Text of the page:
Litigation Reform Bills Introduced; Drive for Passage Builds

Journal of Accountancy, November 1992 | Go to article overview

Litigation Reform Bills Introduced; Drive for Passage Builds


Washington Update

LITIGATION REFORM BILLS INTRODUCED; DRIVE FOR PASSAGE BUILDS

With the strong backing of over 300 organizations, including the American Institute of CPAs, securities litigation reform legislation was introduced in the House and Senate. Although not passed before Congress adjourned, the legislation will be reintroduced next year.

The Securities Private Enforce - Senator Pete Domenici and Congressman "Billy" Tauzin the bipartisan sponsors of the bills. ment Act (S 3181 and HR 5828) would require judgments against codefendants to be based on their proportionate contributions to claimed losses rather than on their ability to pay most or all of the entire judgments. Plaintiffs and attorneys would pay defendants' legal fees if their allegations are deemed meritless, under certain circumstances.

This, sponsors say, would eliminate abusive, meritless litigation associated with securities fraud.

"There is something wrong when accountants are paying more in legal fees than any other expense except salaries," said Senator Pete Domenici (R-N. M. ) who introduced the bipartisan bill with Senator Terry Sanford (D-N.C.).

"There is something wrong when real victims of fraud receive as little as five cents for every dollar of the loss and the lawyers receive the lion's share of any settlement," Domenici added.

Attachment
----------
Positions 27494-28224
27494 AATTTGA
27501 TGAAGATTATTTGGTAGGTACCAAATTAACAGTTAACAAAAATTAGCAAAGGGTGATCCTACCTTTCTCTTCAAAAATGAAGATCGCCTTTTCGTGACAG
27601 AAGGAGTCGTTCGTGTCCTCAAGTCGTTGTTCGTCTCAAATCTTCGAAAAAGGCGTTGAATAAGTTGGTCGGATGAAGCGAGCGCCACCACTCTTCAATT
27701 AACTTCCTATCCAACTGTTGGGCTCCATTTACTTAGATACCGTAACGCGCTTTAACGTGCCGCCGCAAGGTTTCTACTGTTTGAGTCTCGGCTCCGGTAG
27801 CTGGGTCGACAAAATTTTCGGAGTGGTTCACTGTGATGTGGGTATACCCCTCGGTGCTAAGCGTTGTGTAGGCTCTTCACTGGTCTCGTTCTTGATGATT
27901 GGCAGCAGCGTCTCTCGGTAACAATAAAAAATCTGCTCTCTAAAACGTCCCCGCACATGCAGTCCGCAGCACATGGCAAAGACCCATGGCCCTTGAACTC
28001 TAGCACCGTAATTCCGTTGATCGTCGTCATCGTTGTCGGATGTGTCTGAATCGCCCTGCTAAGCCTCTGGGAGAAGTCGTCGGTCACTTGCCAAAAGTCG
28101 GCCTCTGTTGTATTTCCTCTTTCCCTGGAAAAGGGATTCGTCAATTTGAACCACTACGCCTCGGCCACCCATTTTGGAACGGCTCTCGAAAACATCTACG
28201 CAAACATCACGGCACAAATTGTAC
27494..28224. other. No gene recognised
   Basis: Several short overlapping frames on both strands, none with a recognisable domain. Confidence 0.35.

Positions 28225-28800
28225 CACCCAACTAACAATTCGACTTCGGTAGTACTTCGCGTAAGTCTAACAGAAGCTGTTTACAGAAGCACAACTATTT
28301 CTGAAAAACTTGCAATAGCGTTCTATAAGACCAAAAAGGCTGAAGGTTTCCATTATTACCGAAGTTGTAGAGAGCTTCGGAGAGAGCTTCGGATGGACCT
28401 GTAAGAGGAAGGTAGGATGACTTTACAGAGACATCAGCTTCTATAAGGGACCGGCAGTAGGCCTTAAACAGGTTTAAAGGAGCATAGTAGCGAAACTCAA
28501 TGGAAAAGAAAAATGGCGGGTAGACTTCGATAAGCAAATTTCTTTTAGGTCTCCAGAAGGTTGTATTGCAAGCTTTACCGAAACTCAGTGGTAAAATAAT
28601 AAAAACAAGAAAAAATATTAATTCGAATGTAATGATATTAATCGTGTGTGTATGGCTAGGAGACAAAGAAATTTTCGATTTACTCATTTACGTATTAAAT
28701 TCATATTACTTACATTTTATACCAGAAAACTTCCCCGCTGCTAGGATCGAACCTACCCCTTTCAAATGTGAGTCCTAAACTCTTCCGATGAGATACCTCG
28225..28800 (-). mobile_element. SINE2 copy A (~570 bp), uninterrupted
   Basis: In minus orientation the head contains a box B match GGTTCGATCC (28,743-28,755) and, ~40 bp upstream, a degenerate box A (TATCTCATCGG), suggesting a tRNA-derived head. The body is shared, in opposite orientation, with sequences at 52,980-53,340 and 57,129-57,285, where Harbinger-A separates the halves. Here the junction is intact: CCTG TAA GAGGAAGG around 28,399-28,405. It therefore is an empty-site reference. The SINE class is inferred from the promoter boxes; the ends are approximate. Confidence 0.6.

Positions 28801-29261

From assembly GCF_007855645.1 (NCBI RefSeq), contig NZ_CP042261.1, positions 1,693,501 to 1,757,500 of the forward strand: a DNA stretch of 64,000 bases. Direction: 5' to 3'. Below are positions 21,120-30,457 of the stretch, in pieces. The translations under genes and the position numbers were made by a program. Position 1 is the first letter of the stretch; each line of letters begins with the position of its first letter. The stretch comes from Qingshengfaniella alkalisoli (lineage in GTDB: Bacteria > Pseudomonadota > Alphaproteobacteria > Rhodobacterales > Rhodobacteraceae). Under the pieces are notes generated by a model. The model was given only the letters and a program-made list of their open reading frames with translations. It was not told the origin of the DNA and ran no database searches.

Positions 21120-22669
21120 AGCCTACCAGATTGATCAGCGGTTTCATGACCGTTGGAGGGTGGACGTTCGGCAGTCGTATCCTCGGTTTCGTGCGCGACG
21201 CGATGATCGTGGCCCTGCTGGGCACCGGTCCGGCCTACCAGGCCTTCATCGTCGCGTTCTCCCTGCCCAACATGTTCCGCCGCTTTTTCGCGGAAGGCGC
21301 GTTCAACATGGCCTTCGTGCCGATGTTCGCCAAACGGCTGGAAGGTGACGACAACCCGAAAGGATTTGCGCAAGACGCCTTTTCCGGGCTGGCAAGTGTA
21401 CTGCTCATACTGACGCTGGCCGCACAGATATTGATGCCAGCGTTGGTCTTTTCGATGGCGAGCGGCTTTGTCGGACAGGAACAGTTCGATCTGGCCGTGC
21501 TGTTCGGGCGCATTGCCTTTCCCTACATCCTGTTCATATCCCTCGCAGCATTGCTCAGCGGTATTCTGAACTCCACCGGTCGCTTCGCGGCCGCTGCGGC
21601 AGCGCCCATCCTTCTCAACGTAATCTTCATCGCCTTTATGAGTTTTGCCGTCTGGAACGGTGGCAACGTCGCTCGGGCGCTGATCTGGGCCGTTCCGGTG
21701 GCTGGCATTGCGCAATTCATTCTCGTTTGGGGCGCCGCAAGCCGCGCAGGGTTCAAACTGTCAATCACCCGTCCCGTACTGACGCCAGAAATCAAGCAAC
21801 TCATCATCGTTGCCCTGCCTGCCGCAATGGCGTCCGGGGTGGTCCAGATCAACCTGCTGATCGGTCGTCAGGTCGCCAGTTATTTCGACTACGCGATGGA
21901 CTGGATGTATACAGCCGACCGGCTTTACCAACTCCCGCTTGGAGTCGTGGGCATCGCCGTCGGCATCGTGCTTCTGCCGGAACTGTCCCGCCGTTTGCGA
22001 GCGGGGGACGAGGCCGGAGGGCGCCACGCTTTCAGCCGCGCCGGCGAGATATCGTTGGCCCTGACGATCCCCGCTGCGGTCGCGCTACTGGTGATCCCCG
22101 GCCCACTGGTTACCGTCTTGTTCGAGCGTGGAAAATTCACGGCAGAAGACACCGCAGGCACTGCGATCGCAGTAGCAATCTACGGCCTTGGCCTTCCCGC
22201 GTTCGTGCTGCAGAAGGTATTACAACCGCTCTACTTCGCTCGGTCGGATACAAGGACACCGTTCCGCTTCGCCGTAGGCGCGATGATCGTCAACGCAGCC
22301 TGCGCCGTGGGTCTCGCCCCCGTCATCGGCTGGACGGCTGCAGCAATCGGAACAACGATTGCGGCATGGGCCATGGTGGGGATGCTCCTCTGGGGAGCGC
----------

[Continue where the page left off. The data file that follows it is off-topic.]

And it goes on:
"Defendants must be given incentives to fight unjustified claims and settle only meritorious ones," said Congressman W.J. "Billy" Tauzin (D-La.), who cosponsored the House version along with Congressmen Ralph Hall (D-Tex.), Norman Lent (R-N.Y.), Don Ritter (R-Pa.), Dan Burton (R-N.J.), Clay Shaw (R-Fla.), Dan Glickman (DKan.), Alex McMillan (R-N.C.), Andrew Jacobs (D-Ind.) and G.V. (Sonny) Montgomery (D-Miss.).

AICPA support. Securities litigation reform is strongly supported by independent auditors, investment bankers and others often named as codefendants. "Proportionality is especially welcomed by the accounting profession and others who are sued only because they are deep pockets," commented Philip B. …

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